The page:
Elsewhere, though, the shift hasn’t been as easy. Denise Foye, director of faith formation in the Diocese of Marquette, Michigan, said that returning to a restored order of sacraments makes good theological sense, but when the diocese adopted the practice more than 10 years ago, “it was a pastoral disaster.”
Many parents did not continue to bring their children to faith formation after they received confirmation and first Communion, and, in some cases, whole families stopped coming to Mass.
There was, perhaps, not enough catechesis about the theological underpinnings of the change with the priests of the diocese or with the laity, she said.
“In reality, (moving to restored order) is a huge paradigm shift for laypeople.”
After a diocesan survey got a more than 90 percent response rate, with opinions from strongly positive to strongly negative, then-Marquette Bishop Alexander Sample (now archbishop of Portland, Oregon) decided to return confirmation to 11th grade, where it had been before.
“Unfortunately, we’ve really gotten into a culture where confirmation is seen as a graduation,” Foye said.
Elmer acknowledged that making the change could be a “logistical nightmare” in large dioceses and archdioceses and added that their ordinaries might want to see more fruits of the effort before making a change.
The roots of the sacramental timing most Americans have grown up with stem from the 1910 decree by Pope Pius X, Quam Singulari Christus Amore (“How Special Christ’s Love”), which said Communion should not be delayed beyond when a child reaches the age of reason. U.S. dioceses complied, but they did not bring confirmation forward with it. Throughout the following century, American Catholics developed a rational for introducing confirmation later, including giving it significance as an adolescent rite of passage.
But, said Msgr. Irwin, it was never meant to be that and is never referred to as such in the Catechism. What’s more, said Michael Lovette-Colyer, assistant vice president of university ministry at the University of San Diego, it hasn’t been used that way in many other countries, including those that are sending many Catholic immigrants to the United States, such as Mexico. When it comes time for their children to receive Communion, many such immigrants are confused about why they haven’t been confirmed first, he said.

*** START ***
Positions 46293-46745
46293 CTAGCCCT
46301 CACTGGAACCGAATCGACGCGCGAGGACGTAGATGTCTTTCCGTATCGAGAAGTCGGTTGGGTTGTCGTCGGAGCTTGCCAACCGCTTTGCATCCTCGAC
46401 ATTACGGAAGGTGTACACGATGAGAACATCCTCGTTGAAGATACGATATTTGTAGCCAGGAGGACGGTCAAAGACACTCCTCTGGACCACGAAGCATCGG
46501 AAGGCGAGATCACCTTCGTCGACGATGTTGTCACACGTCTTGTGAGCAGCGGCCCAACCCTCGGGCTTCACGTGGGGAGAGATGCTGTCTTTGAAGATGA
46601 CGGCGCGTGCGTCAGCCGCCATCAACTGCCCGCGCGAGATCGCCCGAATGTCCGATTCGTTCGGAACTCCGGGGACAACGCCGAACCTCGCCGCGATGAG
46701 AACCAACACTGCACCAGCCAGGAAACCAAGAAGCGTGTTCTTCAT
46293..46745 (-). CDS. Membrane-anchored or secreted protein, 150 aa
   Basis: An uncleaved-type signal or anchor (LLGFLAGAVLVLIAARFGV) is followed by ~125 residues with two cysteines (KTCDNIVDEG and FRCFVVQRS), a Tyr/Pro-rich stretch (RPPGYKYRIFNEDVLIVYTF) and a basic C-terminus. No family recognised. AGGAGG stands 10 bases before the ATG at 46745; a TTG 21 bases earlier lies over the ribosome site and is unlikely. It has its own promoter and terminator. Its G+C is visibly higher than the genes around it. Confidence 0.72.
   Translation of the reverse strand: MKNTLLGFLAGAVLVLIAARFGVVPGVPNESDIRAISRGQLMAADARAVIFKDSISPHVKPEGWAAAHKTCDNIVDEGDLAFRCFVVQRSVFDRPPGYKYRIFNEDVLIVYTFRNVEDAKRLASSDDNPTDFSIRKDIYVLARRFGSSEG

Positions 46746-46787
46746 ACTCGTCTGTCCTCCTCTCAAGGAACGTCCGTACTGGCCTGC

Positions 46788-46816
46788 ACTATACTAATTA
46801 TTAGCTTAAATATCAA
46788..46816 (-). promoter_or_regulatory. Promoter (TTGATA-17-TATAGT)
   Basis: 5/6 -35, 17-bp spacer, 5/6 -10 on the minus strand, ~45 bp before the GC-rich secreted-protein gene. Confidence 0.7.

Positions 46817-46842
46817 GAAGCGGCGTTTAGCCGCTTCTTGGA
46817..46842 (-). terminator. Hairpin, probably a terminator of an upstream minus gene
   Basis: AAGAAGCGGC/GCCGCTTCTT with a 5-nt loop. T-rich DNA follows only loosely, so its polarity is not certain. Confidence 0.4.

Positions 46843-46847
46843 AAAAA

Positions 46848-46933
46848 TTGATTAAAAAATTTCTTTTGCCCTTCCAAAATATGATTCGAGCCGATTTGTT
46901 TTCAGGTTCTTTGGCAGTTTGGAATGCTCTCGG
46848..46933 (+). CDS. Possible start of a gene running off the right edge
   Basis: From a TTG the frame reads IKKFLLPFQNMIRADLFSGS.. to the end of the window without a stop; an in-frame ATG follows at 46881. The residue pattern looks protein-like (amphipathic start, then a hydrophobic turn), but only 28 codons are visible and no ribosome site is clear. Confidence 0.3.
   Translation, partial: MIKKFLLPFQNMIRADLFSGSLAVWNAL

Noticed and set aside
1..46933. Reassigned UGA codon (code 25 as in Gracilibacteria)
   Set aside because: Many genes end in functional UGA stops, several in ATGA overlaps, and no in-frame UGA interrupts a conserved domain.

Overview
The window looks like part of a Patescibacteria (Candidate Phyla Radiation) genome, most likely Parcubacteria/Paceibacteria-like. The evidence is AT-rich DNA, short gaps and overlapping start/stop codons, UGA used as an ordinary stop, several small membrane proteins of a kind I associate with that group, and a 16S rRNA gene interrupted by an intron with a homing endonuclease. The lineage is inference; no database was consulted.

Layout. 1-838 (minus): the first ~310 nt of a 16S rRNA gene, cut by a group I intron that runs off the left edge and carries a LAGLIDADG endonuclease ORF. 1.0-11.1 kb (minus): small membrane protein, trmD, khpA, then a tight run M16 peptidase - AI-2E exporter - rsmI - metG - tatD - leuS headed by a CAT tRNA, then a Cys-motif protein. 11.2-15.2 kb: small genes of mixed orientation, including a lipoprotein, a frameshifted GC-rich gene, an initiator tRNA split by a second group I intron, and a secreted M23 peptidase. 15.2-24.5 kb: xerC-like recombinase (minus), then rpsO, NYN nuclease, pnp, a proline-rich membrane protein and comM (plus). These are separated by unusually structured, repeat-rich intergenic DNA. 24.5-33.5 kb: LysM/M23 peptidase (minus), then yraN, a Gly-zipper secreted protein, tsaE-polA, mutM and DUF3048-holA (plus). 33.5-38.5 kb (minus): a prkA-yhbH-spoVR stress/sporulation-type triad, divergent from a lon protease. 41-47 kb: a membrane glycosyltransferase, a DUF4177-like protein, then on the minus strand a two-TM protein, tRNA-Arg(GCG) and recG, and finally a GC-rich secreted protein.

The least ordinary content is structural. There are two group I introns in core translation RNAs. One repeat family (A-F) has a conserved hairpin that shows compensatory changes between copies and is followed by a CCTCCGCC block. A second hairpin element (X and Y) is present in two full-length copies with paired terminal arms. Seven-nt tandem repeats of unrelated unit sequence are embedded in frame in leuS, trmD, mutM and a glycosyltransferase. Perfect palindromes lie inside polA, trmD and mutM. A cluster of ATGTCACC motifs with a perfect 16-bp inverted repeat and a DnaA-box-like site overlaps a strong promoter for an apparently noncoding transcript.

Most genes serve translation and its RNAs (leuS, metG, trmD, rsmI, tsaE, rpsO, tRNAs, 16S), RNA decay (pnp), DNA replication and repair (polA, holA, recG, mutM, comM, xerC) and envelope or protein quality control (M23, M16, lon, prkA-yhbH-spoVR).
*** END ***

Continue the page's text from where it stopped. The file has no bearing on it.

In his April letter to the faithful of the Diocese of Honolulu, Bishop Larry Silva explained his reasoning for implementing the restored order.
“Some may point out that we have been doing what we are doing for 100 years, so why change now?” he wrote. “The reason is simple: What we are doing is not working very well. Confirmation is often experienced more as a graduation from the Church than as a free gift of God’s grace.”
Joe Paprocki, a Chicago-based catechist and national consultant for faith formation for Loyola Press, said that for many teens while confirmation is meaningful, “the majority of young people” leave the Church following the reception of the sacrament.
“Something is truly not working,” he said. “We have to rise to the challenge of helping families to recognize faith formation as a lifelong experience. Being fully initiated should mean not only coming to the Eucharist but also being mobilized to go forth and be Eucharist for others by being of service — participating in the mission of the Church to the world.”
Michelle Martin writes from Illinois.